(II)The second quadrant talks of unquestioned surrender, a state where the dominated is incapable of identifying cognitive dominance. It goes to an extent where the dominated himself becomes the defender of the dominator’s worldview. In a leader-follower interaction, factors that can lead to such a scenario could be the strong personality of the leader characterised more by dominance and less by prestige or maybe the inexperience of the follower. Whatever the cause, such a scenario can be harmful to organisational health. It can be overly damaging in the middleand senior-level jobs that require employees to draw upon their business intelligence and creativity. Both the leader and follower will be deprived of learning and growth, for it will kill all opportunities of discussion and dialogue, hampering innovation.


(III) The third quadrant of the matrix is characterised by the dominator’s claim of the universality of his worldview, but the follower presents an alternative worldview. With increasing access to technology and the opportunities for new forms of democratic spaces for interactions it creates, rapid communication impacting the way we interact with each other is not an unusual phenomenon. Leaders here will have to demonstrate listening, empathy and perhaps embrace the alternative worldview presented by the follower if it seems like a more viable option. Able leaders and competent followers collaborating constructively and appreciating each other’s viewpoints can pave the way for high-performing learning organisations.


(IV) The fourth quadrant is about resistance. It is characterised by a direct imposition of the dominator’s worldview and its rejection by the dominated. In such a scenario, the followers are not motivated to follow the leader, for they may feel their inputs, though valuable, are not valued. Followers may resist such dominance by switching themselves off from the cognitive control mechanisms.


Creating a Domination


Free Environment Reflecting on the leader-follower dynamics from the cognitive dominance perspective provides insights into the darker side of leadership, where leaders can do more harm than good, consciously or unintentionally, by unnecessary dominance.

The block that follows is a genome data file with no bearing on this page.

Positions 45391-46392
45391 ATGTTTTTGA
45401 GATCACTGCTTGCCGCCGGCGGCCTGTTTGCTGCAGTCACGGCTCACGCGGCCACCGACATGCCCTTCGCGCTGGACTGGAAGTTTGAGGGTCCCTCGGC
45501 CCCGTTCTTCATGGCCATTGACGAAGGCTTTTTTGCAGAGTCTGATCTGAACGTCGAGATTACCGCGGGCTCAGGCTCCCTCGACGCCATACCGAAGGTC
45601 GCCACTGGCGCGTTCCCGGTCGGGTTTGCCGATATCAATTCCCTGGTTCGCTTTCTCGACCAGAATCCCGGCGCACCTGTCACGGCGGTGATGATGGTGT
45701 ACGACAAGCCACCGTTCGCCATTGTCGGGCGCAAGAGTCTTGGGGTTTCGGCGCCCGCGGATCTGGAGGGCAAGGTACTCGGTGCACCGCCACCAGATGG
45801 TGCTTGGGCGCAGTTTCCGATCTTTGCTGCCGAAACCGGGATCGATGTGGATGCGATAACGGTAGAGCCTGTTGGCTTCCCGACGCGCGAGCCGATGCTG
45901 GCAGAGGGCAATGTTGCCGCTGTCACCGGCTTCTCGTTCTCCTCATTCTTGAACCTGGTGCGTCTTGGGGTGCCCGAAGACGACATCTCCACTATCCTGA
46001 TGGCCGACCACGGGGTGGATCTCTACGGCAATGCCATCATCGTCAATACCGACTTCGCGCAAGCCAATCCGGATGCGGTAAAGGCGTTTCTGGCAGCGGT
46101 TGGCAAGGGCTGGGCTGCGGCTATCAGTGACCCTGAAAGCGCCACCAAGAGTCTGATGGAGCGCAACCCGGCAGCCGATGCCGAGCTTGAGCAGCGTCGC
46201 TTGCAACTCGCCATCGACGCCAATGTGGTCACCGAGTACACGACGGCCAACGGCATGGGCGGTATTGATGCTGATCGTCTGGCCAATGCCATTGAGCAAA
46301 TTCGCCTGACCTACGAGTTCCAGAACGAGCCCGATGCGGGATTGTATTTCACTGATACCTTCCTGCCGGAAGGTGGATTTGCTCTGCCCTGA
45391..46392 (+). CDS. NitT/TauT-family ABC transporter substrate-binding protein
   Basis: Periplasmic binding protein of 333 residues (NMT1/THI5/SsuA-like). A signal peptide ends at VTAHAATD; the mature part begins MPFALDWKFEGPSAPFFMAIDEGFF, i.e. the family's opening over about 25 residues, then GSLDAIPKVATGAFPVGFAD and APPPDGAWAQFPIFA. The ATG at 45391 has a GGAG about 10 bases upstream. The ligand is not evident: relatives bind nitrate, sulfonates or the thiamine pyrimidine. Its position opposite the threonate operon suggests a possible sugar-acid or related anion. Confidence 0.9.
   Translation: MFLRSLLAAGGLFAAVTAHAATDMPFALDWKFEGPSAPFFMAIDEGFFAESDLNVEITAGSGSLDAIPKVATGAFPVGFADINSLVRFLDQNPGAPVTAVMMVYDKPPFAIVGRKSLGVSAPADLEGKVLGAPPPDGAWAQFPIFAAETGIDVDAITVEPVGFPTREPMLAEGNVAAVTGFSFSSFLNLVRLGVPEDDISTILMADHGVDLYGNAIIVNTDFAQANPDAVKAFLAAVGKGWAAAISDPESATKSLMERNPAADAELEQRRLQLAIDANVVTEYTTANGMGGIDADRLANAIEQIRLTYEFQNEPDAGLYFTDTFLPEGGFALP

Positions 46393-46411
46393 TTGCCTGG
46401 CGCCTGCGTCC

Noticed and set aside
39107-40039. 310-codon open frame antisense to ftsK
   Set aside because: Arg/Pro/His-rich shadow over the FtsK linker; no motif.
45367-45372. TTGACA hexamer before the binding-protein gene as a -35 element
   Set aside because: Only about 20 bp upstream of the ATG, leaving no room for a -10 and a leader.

Analysing dominance in the light of employee/follower competence presents us with other possible situations. Situation 1, characterised by high follower competence and high leader dominance, can create unwanted conflicts, disagreements and dissatisfaction for both parties. Situation 2, characterised by high competence of followers and low dominance by a leader, may provide avenues of creating alternative worldviews. Followers here may perceive low dominance as autonomy and work harder to prove their merit. Situation 3, characterised by low competence of followers and high domination of leader is more likely to lead to mental slavery or unquestioned surrender. High task orientation and optimising on leader competence and domination may become a necessity to get the work done. However, the worstcase scenario can be a situation of low leader dominance and low follower competence where keeping the work rolling itself may become a challenge. It is important to note here that other extraneous or moderating variables may change these hypothesised outcomes.


Cognitive dominance in any form must be discouraged. Organisations succeed or fail not only based on how well their leaders lead but also based on how well their followers follow. The situations of mental slavery and unquestioned surrender that prevent followers from exploring and expressing alternative worldviews in a fastchanging world can be deeply damaging for all stakeholders. Organisations build their present and shape their future with the combined efforts of followers and leaders. Fostering a dominationfree atmosphere where all parties can enter in a free discourse can lead to mental liberation and high performing organisations.



Dr. Farah Naqvi is a writer, academician and behavioural scientist. She started her career with Indian Institute of Management, Ahmedabad and worked with institutions like ICFAI Hyderabad, IBA Bangalore, Center for Organization Development, Hyderabad as Asst professor. Currently, she is associated with the Aero Academy of Aviation Science & Management (AAASM) as a Management Professor. Read more about Farah's work on her website,